Pessimism can’t cloud silver lining for economy
China’s slowing economy has exacerbated the gloomy sentiment about the world’s most populated market and sparked worries about massive job losses amid potential company collapses and loan defaults. But I firmly believe that this pessimism has been overdone.
Economic growth is slowing, but a year-on-year expansion of about 7 percent, or even slightly lower than that, is very positive in a global context. A recent survey by recruiting expertsHays has not only provided a snapshot of China’s economic status, but also added weight to the bullish outlook amid the country’s huge growth potential.
TheHays Global Skills Index 2015, developed in conjunction with Oxford Economics, showed China scored 4.7 points, 0.3 percentage point down from 2014. China’s slowly decreasing overall index (5.0 in 2014) suggests that employers are progressively finding it easier to source the skilled labor they need for their operations.
However, a deeper look into the seven indicators that comprise this index, show that employers still face real challenges in managing their human resources. The indicator for “overall wage pressure” (7.5) sends out a loud message: the Chinese employment market is still facing a shortage of skilled workers with employers prepared to use salary to compete for the top talent.
Our (Hays’) research also found that China is grappling with severe labor market inflexibility. There are signs that improvements are on the way, as with policymakers revisiting some vocational certifications and aiming to reduce the constraints on talent movement between industries, utilizing their transferable skills and encouraging a more active, fair and competitive job market.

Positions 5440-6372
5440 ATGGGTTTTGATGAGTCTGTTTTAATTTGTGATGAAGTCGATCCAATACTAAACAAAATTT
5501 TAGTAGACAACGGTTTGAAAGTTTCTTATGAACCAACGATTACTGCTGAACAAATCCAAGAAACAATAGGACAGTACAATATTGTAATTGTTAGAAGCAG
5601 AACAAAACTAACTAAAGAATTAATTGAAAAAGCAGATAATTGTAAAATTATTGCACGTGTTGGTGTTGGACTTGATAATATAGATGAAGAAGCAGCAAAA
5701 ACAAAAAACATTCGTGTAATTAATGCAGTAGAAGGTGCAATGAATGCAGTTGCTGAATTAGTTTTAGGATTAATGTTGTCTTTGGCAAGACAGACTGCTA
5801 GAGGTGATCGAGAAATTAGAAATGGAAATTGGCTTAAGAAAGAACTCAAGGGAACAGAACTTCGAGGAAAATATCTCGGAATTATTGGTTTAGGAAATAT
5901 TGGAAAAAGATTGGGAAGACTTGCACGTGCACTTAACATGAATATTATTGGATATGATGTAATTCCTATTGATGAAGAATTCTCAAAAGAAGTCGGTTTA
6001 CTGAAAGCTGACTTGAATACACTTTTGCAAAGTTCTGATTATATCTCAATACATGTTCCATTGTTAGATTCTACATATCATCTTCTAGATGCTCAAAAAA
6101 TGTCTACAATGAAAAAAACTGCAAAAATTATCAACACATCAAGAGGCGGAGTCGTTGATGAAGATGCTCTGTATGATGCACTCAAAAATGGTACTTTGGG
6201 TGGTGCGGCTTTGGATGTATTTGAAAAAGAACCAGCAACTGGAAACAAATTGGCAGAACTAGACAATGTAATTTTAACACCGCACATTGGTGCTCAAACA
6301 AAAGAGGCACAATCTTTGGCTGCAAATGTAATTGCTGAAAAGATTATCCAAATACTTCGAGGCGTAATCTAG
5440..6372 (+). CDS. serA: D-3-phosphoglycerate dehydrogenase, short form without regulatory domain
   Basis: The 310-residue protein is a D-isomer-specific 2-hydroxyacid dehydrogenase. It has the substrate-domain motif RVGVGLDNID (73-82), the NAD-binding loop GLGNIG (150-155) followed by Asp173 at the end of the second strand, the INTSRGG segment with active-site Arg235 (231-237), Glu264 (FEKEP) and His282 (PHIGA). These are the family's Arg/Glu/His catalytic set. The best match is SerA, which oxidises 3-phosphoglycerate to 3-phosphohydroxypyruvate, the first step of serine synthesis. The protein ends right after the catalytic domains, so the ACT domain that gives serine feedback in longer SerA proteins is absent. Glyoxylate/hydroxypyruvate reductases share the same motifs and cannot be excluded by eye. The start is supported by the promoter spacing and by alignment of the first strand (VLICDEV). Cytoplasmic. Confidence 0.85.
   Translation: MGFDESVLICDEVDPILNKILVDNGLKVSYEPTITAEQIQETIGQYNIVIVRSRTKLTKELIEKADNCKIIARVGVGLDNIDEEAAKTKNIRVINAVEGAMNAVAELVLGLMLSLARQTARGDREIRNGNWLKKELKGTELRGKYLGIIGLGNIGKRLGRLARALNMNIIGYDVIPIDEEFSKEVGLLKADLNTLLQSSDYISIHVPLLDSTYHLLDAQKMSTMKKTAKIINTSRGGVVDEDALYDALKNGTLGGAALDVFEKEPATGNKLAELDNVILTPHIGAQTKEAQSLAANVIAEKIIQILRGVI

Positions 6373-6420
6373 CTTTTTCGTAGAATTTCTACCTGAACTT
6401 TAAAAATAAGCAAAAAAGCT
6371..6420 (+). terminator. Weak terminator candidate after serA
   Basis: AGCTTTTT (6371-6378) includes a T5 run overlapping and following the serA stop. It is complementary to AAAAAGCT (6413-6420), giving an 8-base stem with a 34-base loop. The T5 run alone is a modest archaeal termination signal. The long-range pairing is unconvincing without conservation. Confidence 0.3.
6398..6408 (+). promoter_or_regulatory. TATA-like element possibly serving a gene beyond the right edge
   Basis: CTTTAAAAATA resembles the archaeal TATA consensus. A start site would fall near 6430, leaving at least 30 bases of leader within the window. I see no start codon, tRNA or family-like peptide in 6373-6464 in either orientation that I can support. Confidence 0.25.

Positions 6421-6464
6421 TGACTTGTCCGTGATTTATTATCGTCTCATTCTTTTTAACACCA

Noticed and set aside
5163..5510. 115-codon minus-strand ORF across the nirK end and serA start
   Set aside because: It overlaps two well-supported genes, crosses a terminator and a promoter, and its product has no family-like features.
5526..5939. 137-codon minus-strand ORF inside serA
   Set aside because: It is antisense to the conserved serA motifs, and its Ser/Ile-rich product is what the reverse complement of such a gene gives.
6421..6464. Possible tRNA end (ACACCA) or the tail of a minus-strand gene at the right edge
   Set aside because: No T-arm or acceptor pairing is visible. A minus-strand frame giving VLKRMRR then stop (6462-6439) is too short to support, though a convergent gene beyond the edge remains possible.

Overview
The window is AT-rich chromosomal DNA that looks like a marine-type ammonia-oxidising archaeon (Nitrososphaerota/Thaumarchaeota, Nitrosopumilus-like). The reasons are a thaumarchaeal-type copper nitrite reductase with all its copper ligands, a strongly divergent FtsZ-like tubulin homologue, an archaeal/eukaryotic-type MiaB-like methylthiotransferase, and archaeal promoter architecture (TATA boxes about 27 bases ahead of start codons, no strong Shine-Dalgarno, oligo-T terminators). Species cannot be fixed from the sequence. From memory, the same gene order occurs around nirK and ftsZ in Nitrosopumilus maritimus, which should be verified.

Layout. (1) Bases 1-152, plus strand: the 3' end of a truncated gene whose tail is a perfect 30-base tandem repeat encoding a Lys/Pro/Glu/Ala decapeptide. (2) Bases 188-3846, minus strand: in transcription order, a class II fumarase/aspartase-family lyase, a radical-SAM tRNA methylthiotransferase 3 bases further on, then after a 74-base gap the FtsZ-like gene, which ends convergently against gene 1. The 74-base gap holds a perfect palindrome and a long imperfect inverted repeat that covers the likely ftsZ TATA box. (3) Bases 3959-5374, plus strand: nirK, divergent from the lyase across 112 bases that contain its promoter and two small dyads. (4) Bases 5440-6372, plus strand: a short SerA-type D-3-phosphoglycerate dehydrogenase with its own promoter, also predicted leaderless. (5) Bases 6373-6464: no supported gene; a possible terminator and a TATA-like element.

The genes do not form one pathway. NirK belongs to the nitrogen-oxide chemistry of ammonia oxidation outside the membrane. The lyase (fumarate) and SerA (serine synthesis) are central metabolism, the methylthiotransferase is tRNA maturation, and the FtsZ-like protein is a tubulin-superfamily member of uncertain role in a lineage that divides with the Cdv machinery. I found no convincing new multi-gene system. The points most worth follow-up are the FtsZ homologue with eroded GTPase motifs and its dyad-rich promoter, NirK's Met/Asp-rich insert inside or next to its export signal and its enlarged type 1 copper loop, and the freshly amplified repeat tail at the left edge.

Nonetheless, the prospect for stable economic growth in China remains bright, buoyed by the newgrowth engine which the government is striving to create. The Chinese leadership’s “newnormal” strategy— relying on strong consumer spending and youngsters’ enterprising spirit to sustain a slower but healthier growth— is more than just verbal support.
The central plank of the effort is to urge a wide application of Internet technologies to enhance business efficiency or create customer-friendly transaction models, aiming to redrawthe country’s commercial landscape. According to a report by iResearch, China’s leading market research company focusing on information technology, 47 enterprises in the country now sport the tag of “unicorns”, or unlisted Internet companies which are valued at no less than $1 billion. It’s just a matter of time before the upcoming Internet giants begin generating millions of newjobs.
It’s safe to say that China has already become a frontrunner in developing the online-to-offline model worldwide as the use of mobile technology in the country is ahead of any other market around the globe.
It’s true that China is losing its competitive edge in labor-intensive manufacturing sectors to some emerging economies, but awave of innovative technology companies could eventually offset the loss of jobs amid relocation of production facilities abroad. The Internet giants could usher in a complete chain of businesses, all the way from warehousing, delivery and after-sales services to payment. Newjobs are created in tandem with the expansion of online business empires. In fact, a transformation of the business model could lead to a temporary problem of talent mismatch that was reflected in theHays Global Skills Index which awarded China a relatively high score of 4.9. There are no quick fixes in tandem with the transitional period when employees, job seekers and businesses are experiencing some changes never seen before anywhere.
We propose some recommendations for policymakers, employers and international organizations: The first is to enable more and easier skilled migration to allow businesses to access workers with key skills. Second, it is necessary to ensure better training for employees and closer collaboration with schools, universities and technical colleges to deliver the skills’ pipeline of the future. And finally, businesses must be encouraged to embrace technology and maximize the skills at their disposal.